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Companies Face 'Wake-Up Call' On Culture, Says FRC

Posted on September 20, 2016 at 12:05 AM

Companies face "a wake-up call to review their cultures" before they can win back broad support from society, business leaders will be told at a conference at Mansion House today, in the City of London.

Sir Win Bischoff, Chairman of the Financial Reporting Council (FRC) will tell delegates at the regulator’s conference, ‘Culture to Capital: aligning corporate behaviour with long term performance’, that companies must establish a culture that fosters trust and encourages good behaviour at all levels in a company’s organisation.

“Rebuilding genuine confidence in business and long-term prosperity demands companies to have a culture that lowers the risk of failure and achieves a wide range of positive outcomes, including serving the needs of wider society”, Sir Win will say.

Theresa May, the UK Prime Minister has been outspoken about her government’s plan for business reform - as she was even before she became Prime Minister.

"In the light of Brexit, restoring trust and building confidence is even more imperative for our prosperity and wellbeing. We need a concerted effort to improve the integrity of business and its connectivity to society. There simply has to be increased focus on company culture" Sir Win will say.

"When there is a healthy culture, the systems, procedures, and the overall functioning and mutual support of an organisation exist in harmony. This will lead to enhanced integrity, confidence, long-term success and ultimately trust” he will go on to say.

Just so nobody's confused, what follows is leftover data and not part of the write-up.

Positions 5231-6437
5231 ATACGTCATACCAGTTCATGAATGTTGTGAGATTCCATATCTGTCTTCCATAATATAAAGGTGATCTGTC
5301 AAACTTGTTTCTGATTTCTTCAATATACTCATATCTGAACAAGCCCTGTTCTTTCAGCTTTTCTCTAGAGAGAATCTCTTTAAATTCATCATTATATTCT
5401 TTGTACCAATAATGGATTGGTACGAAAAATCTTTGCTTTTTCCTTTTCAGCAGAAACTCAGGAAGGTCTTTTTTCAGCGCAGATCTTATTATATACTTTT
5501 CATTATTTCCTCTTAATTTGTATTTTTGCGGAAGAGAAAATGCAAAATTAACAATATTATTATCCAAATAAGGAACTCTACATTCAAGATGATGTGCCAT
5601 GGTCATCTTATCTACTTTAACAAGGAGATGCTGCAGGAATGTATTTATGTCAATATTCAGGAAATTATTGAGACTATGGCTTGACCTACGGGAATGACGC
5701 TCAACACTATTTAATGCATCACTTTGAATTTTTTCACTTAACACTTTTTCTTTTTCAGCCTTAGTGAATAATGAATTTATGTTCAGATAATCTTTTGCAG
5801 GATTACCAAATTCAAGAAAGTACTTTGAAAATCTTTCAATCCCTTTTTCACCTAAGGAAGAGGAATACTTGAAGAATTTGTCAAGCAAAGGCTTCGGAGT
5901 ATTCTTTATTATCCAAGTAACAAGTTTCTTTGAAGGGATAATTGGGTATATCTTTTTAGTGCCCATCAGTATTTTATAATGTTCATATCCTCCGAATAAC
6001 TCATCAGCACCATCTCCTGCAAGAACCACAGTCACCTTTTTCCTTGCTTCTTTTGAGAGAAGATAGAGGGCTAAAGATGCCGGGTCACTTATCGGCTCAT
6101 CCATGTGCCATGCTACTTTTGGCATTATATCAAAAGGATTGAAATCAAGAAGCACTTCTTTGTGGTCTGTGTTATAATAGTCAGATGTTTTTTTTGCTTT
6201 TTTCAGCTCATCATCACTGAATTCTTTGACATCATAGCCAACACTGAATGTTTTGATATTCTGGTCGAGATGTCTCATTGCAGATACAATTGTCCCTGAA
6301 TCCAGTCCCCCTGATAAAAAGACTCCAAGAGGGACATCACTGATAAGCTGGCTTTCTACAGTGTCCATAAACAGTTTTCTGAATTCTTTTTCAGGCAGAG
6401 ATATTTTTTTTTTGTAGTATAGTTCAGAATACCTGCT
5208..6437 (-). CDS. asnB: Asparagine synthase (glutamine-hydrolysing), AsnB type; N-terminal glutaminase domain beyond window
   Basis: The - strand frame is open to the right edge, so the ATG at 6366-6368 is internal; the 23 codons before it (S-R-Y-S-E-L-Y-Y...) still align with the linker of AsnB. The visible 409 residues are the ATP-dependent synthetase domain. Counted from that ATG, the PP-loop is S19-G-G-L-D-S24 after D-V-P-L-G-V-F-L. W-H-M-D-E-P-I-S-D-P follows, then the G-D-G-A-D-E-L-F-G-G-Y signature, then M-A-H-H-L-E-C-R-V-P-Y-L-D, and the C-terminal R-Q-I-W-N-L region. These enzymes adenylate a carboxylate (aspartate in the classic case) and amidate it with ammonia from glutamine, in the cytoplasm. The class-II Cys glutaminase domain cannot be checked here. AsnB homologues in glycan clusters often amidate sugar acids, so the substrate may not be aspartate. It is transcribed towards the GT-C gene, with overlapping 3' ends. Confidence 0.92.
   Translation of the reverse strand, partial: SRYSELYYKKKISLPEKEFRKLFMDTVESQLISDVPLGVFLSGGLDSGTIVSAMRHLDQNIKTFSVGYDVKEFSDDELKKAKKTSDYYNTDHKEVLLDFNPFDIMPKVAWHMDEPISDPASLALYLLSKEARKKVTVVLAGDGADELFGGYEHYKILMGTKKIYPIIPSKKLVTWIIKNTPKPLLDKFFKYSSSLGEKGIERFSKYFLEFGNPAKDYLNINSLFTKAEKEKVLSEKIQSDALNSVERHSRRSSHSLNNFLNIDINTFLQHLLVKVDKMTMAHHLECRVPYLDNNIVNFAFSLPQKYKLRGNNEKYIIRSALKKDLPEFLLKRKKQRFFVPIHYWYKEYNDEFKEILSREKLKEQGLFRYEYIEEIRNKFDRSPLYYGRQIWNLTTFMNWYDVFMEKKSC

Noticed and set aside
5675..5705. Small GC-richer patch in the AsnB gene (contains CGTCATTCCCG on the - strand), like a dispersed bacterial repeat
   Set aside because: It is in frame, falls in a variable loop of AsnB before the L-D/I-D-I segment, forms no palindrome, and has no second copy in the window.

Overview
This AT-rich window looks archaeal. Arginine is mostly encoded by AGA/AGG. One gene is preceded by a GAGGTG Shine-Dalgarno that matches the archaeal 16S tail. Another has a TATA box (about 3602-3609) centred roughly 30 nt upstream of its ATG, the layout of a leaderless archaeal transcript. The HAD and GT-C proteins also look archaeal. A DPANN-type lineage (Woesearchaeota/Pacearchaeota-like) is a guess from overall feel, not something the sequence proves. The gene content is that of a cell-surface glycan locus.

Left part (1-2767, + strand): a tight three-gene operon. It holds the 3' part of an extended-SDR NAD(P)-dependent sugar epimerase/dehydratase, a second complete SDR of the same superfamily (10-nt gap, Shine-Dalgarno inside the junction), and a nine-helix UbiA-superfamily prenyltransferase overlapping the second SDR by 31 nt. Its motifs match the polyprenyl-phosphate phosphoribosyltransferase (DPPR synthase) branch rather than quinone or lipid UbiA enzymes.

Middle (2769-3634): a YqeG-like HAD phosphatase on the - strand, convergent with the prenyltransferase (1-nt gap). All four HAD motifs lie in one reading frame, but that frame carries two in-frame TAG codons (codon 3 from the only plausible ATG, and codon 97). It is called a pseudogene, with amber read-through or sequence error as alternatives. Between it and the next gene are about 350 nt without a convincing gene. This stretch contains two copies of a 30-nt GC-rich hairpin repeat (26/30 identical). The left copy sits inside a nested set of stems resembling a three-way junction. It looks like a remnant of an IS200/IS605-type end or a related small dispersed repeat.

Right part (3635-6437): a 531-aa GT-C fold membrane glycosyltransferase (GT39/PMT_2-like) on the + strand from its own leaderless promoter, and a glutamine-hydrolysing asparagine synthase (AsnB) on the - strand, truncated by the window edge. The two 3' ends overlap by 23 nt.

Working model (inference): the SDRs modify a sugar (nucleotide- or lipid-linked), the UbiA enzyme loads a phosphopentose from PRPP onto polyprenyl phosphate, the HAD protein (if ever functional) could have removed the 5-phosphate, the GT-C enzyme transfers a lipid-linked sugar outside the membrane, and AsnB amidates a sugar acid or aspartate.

In July the FRC published a report, Corporate Culture and the Role of Boards - which was covered by me here on Forbes: UK Regulator Gets Serious On Company Culture And Role Of Boards.

In the following weeks I also wrote The Case of The Listed Business With A CEO '100% Unaware' Of Human Rights Violations, BHS: A Story Of 'Personal Greed And The Unacceptable Face Of Capitalism' and A Little For You, And Lots For Me - Pay Holds Up A Mirror On UK Corporate Culture.

It was a prolific month for all the wrong reasons. But it is not only British business that has to be better attuned to culture- Wells Fargo, the US bank and financial services business has been giving us a good demonstration of blindness here - and then there is Volkswagen. In fact, Britain may be one of the first countries to do something about bringing attention to the power of corporate culture - for bad and for good.

Culture is the everyday face of business, both externally and internally - and it has many components, including what everyone gets paid, and how they are treated. "If corporate governance is the essence of  abusiness, then corporate culture is its daily face" I can tell you I will say - because I am privileged to be part of CEO In Conversation today at the conference with Sacha Romanovitch, the CEO of Grant Thornton and Justin King, Vice Chairman of Terra Firma - and ex CEO of Sainsbury's.

Sacha Romanovitch, CEO Grant Thornton

Justin King, Vice Chairman Terra Firma

The conference at Mansion House today will hear from other notable business leaders including Sir Roger Carr, Chairman BAE Systems, Conor Kehoe, Senior Partner McKinsey, Mark Austen, Chairman LV=, Amanda Mellor, Group Secretary M&S, Elizabeth Fernando, Head of Equities USS, and Philippa Foster Back, Director Institute of Business Ethics. They will explore the relationship between corporate behaviour and long term value creation for all stakeholders.

The conference will be live streamed and links will be available on www.frc.org.uk and @FRCnews on Twitter.

You know where to  find me - @dinamedland, or google Dina Medland Forbes: it feels like another prolific fortnight is looming.

Categories: Governance, Culture, Business